Kyiv, Ukraine (AP) – The Kremlin paved the way on Tuesday for the annexation of parts of Ukraine and an escalation of the war by announcing that the vast majority of residents supported joining Russia in organized referenda rejected as illegitimate by the US and its Western allies.

Pro-Moscow officials said three of Ukraine’s four occupied regions voted to join Russia. According to election officials installed in Russia, 93% of the votes cast in the Zaporizhia oblast supported the annexation, as did 87% in the southern Kherson oblast and 98% in the Luhansk oblast.

The results from the Donetsk region were expected later on Tuesday.

In a remark that seemed to rule out negotiations, Ukrainian President Volodymyr Zelensky told the UN Security Council in a video from Kiev that Russia’s attempts to annex Ukrainian territory would mean “there is nothing to talk about with this Russian president.”

The foregone conclusion paves the way for a dangerous new stage in Russia’s seven-month war, in which the Kremlin threatens to throw more troops into battle and potentially use nuclear weapons.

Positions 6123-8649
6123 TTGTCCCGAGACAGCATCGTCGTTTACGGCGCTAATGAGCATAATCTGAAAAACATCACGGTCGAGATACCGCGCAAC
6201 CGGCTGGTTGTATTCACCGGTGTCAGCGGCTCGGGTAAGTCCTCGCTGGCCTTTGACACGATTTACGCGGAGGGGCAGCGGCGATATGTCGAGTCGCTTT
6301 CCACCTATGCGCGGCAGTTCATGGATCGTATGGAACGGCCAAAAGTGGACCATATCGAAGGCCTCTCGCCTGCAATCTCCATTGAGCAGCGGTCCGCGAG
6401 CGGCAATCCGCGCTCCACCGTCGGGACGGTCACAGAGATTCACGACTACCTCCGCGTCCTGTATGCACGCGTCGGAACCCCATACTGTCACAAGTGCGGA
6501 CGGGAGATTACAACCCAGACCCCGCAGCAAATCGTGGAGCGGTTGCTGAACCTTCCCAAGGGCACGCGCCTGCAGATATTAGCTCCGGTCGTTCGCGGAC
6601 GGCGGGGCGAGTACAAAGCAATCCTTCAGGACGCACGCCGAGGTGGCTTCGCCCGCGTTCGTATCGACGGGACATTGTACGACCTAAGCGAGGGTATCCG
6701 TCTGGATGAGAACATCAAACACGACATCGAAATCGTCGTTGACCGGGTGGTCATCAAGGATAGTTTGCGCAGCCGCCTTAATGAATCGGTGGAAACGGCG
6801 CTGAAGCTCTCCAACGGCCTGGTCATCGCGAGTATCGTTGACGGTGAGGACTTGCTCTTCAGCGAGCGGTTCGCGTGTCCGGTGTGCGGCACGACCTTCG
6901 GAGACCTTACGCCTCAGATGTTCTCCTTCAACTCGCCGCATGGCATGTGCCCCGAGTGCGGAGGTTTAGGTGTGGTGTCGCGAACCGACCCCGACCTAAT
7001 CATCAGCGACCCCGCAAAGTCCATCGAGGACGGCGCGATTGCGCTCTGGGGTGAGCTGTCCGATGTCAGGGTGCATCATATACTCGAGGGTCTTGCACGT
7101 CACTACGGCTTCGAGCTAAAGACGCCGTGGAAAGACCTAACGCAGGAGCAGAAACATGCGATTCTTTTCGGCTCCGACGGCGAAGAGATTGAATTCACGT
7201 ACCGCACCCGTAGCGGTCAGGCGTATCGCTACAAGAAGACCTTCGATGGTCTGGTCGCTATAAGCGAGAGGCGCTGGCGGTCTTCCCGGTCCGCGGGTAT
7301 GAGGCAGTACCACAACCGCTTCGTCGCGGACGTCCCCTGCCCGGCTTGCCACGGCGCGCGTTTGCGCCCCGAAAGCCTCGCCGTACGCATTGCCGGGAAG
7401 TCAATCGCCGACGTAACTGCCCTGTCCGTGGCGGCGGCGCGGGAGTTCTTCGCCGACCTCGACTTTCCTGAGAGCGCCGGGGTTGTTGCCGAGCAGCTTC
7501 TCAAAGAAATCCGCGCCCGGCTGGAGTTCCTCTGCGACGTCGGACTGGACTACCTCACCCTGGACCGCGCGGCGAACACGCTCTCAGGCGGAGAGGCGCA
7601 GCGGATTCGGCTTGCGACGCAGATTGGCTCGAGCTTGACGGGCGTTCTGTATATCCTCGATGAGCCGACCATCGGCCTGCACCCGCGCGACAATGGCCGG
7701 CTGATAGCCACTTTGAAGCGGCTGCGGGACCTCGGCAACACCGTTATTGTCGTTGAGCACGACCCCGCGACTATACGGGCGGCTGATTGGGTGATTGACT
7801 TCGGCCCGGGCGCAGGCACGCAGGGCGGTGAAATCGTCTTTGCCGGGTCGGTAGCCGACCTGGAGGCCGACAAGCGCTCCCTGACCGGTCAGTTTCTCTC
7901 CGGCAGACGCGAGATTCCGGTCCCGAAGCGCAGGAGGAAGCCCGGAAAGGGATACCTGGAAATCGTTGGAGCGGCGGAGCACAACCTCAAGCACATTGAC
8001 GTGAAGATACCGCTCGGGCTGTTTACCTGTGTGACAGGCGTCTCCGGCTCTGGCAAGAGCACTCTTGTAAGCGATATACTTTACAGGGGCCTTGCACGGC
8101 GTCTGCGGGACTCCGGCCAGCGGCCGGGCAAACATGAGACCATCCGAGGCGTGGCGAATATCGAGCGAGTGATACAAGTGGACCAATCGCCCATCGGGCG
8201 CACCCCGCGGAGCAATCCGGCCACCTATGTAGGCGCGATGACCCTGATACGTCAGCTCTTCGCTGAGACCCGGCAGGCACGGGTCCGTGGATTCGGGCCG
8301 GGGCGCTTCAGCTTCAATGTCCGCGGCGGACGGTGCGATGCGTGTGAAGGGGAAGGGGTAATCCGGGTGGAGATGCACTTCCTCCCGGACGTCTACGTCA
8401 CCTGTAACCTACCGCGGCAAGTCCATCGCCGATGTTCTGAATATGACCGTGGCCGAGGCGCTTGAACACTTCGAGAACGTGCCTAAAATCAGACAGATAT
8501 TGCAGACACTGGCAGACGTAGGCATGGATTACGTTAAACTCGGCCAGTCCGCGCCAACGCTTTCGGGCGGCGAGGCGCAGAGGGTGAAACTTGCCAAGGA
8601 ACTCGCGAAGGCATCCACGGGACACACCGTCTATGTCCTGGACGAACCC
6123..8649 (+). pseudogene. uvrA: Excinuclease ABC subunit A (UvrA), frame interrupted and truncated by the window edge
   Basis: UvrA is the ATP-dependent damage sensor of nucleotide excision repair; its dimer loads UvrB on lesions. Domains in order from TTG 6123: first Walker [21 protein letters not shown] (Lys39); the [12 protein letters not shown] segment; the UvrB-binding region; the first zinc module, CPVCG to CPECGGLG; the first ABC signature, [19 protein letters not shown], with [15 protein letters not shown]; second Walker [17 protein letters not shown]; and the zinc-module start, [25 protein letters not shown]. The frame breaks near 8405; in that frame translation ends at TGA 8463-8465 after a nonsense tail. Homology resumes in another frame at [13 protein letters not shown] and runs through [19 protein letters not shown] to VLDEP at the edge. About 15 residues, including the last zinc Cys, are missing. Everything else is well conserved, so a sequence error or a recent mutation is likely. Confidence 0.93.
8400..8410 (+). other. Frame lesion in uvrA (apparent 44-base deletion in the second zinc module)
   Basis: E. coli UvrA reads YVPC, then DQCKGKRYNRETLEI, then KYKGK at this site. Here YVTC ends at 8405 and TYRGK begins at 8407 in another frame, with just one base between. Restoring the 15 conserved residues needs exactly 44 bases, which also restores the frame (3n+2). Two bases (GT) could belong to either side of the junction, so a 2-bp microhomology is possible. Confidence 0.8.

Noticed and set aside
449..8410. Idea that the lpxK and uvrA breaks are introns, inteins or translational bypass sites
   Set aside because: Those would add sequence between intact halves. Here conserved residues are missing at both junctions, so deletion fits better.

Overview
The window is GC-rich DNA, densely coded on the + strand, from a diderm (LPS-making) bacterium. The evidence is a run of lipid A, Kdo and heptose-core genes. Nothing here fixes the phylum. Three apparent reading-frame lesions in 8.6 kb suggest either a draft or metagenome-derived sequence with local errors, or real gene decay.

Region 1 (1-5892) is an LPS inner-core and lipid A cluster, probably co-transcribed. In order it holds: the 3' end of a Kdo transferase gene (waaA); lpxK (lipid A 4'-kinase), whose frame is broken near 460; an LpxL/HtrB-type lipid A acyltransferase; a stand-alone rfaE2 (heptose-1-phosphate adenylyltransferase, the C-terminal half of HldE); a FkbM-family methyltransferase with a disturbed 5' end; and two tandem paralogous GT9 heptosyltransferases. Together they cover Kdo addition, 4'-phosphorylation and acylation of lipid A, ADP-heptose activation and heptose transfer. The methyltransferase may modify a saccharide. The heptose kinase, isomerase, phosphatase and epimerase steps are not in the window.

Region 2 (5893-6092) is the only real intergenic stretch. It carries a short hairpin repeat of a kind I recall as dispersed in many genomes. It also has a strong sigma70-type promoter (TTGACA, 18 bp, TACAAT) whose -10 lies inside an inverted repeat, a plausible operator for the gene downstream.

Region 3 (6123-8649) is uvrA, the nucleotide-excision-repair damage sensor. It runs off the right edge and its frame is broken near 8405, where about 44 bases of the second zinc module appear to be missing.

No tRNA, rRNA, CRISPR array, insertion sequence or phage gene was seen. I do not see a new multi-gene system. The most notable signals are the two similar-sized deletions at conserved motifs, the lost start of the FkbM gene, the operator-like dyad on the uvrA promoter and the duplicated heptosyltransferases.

The referenda in the Luhansk and Kherson oblasts and parts of Donetsk and Zaporizhia began on September 23, often with armed officials going door-to-door collecting votes. In the elections, residents were asked if they wanted these areas to be incorporated into Russia.

Moscow-backed officials in the four occupied regions of southern and eastern Ukraine said the polls closed Tuesday afternoon after five days of voting.

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Russian President Vladimir Putin is expected to speak to the Russian parliament on referenda on Friday, and Valentina Matvyenko, who chairs the upper house of the body, said lawmakers may consider introducing a law on annexation on October 4.

Meanwhile, Russia raised warnings that it could deploy nuclear weapons to defend its territory, including newly acquired lands, and continued to mobilize over a quarter of a million troops to deploy on a front line over 1,000 kilometers (more than 620 miles). .